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Posts Tagged ‘answered prayer’

Soli Deo Gloria

Thursday, October 3rd, 2013

Mid-September marks the time when ranchers in Southeast Texas sow the seeds of winter grasses. An old-timer told my husband that the 20th was the day. He had planted rye grass on the September 20th for the last three decades without any problems.

The danger of planting too early is that as the seed germinates and shoots up tender grass from the soil the scorching end-of-summer temperatures will kill it. Winter grass needs much cooler temperatures to grow than the native grasses typically filling the pastures. Planting too late will not allow sufficient time for the grass to grow to full height in order to get the most bang for your buck. The whole point of planting winter grass is to give your cattle fresh, green grass during the winter months.

Seeds and grass both need water, too. Rain helps settle the seeds into the soil and water is a necessary element in the growth of grasses. Too much water will sweep away the seed and/or rot the roots in the soil. Too little water creates a barren landscape as the grasses are unable to grow. So whether it is temperature or rainfall, farming anything successfully requires a balance.

Since farmers cannot control the temperature, rainfall, or any weather phenomena, they put their whole faith in the One, who made the heaven and earth. We don’t sit back feeling hopeless or helpless. We act, we plan, and most importantly, we pray asking God to bless our efforts.

As we woke up on the 20th ready to spread out the seed, the sky was weeping. It was not a full-out rain nor was it a drizzle. It was somewhere in between. My husband jumped on the tractor and began sowing the rye grass seed. Throughout the day, he sowed three large pastures with seed as the weather progressively worsened or got better depending on your perspective. In other words, it began to really rain, a drenching rain without thunder and lightning.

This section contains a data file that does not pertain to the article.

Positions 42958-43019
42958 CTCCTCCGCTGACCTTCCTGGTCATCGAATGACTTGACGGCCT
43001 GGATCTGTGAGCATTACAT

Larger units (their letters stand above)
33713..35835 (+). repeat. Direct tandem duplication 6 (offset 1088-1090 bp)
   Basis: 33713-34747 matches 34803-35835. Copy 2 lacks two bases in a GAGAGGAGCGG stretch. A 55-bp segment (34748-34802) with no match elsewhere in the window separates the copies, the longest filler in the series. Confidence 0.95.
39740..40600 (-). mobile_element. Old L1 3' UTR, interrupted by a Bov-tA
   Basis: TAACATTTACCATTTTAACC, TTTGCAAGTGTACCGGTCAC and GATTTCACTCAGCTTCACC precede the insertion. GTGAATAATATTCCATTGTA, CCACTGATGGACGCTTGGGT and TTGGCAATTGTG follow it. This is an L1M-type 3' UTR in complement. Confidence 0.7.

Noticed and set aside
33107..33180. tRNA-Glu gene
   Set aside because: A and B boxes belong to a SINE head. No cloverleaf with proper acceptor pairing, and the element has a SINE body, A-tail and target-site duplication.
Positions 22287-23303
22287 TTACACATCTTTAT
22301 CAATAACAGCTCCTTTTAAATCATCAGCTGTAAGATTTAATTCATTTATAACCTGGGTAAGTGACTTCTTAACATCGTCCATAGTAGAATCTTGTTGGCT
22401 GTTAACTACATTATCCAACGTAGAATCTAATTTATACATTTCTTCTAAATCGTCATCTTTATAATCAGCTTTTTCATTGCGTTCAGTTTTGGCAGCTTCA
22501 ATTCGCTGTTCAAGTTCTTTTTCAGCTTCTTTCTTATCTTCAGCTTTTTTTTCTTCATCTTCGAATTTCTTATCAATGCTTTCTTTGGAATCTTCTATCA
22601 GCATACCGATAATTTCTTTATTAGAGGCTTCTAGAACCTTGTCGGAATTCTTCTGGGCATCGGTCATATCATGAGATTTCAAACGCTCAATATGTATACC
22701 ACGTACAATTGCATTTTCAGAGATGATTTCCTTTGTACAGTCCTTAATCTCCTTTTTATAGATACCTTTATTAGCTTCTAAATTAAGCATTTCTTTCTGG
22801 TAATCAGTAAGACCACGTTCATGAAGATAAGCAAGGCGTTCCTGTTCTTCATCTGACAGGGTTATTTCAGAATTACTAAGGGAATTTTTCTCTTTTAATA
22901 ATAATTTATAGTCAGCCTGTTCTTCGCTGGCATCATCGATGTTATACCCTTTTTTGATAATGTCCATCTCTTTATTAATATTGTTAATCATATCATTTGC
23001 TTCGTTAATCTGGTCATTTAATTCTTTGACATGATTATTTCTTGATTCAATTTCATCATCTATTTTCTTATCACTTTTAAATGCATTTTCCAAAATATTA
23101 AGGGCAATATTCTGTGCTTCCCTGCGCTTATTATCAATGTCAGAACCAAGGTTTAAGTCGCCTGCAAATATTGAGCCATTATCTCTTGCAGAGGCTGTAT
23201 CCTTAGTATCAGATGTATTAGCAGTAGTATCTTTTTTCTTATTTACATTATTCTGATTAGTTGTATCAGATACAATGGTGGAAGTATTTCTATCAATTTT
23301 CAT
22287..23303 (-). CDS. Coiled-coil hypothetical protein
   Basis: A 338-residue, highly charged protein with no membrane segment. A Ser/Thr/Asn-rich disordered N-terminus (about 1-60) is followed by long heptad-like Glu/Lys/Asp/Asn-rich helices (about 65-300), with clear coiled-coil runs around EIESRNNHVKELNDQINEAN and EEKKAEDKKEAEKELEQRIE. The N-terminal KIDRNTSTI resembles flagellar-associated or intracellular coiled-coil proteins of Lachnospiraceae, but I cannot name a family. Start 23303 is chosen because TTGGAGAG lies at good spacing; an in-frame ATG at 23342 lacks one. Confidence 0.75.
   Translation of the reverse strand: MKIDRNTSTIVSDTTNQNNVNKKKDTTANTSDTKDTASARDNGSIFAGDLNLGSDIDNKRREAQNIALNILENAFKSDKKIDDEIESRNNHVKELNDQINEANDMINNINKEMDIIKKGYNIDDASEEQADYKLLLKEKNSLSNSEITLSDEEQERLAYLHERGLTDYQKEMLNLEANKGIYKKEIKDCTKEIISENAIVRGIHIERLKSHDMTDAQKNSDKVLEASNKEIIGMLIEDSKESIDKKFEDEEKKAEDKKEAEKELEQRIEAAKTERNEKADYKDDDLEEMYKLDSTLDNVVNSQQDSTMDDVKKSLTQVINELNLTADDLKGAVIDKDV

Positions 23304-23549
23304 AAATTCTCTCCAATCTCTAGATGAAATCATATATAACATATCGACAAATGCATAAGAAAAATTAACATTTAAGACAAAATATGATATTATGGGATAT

We could not believe it! It took us back to two years in the midst of one of the worst droughts in Texas. It had not rained at all for almost a year. The ground was cracked. The grass was dead and trees were dying. Ranchers were selling their cattle left and right. We were feeding hay, shipped from many states away, throughout the summer.

I was bouncing up and down through our sad pastures spreading out rye grass seed behind my husband who was lightly scraping the soil with a disc in front of me. It was a gamble in time, money, and resources. Without any rain, the ground would dry out more than it already was by exposing more soil to the sun. As I drove, I prayed fervently; my lips never ceasing with words of praise and a request for rain to make our pastures full of green grass. The sun scorched my head, chapped my lips, and no clouds filled the sky. And yet, I hoped and did everything in my control.